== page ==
But Congress has no incentive to fix itself or the election system—Lardner’s poll numbers make it clear that the citizenry understand this. Maybe Lardner’s obvious talent could be turned toward helping us understand how activists can use the constitutional amendment to forge a solution—something to give the Occupy movement a focus.



Eyewitnesses: Not 20/20

Chiefland, Fla.

The misidentification of criminal defendants is every bit as bad as Patricia Williams describes [“Diary of a Mad Law Professor,” Feb. 6], and it was discredited well before Sacco and Vanzetti. In the late nineteenth century, as psychology was being recognized as a scientific discipline, a lecturer staged an incident: a person dashed in from a side door, screamed something and was followed in a few seconds by a group of people. All disappeared through another door.

The audience of students—intelligent, motivated, mostly young and possessed of good eyesight—were asked to describe what happened. Of fifty people, some thirty-five different accounts emerged of the number of participants, their age, sex, hair color, clothing—you name it. This experiment has been repeated many times, with similar results. Given that crimes rarely take place in college classrooms but in dark alleys or dimly lit bars or shops, what chance does a defendant stand if a court disallows expert testimony about perception and recall?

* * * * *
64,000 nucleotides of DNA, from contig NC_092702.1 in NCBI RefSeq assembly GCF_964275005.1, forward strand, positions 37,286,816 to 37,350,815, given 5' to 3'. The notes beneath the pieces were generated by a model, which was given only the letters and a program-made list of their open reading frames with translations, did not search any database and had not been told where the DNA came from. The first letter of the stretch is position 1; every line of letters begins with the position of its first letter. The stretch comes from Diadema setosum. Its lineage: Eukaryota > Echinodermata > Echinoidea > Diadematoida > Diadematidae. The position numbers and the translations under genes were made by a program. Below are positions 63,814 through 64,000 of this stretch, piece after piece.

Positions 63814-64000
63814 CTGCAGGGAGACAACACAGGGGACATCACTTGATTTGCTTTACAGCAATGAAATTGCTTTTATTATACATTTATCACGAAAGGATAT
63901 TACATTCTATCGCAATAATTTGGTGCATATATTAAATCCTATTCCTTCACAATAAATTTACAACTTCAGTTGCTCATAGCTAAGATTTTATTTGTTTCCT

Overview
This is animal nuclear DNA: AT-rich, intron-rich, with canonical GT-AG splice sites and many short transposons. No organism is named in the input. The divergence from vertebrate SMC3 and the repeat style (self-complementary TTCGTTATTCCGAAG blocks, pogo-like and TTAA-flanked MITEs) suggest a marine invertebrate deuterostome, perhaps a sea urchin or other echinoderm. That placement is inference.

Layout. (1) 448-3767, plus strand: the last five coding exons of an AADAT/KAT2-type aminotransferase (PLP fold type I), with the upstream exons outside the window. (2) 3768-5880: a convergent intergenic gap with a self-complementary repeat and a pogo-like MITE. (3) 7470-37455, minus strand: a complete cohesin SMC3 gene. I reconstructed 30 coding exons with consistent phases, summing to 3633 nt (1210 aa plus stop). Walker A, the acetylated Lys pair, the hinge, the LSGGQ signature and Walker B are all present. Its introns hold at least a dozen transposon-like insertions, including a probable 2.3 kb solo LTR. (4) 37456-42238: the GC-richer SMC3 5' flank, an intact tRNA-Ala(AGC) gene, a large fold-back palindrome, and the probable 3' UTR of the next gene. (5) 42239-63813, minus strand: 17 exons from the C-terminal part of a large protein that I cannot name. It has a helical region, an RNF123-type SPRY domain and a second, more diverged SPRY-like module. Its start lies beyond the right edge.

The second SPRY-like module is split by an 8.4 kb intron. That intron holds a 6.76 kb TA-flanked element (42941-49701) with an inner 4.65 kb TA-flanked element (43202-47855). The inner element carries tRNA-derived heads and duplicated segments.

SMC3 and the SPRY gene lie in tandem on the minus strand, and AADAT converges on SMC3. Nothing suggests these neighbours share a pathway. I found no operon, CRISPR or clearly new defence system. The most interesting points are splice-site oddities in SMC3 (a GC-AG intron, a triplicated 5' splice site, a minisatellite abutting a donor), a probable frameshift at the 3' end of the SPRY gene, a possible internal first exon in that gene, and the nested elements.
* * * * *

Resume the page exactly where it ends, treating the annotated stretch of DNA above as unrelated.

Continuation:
Unfair and Unbalanced

Stamford, Conn.

Caleb Crain has written a review of my book How to Fix Copyright and of one by my friend Peter Jaszi. The review was titled “Fair and Balanced” [Feb. 6]. Given Crain’s Fox News tactics, this was an appropriate title. He begins with a snarky, inaccurate description of my disclaimer regarding my employer. I note that I wrote the book not as an employee but as a copyright scholar, something I have been for thirty years, twenty-five of which were before my current employment. In those twenty-five years I published around 11,000 pages of scholarly work on copyright, a rich record to review for those who aren’t lazy like Crain.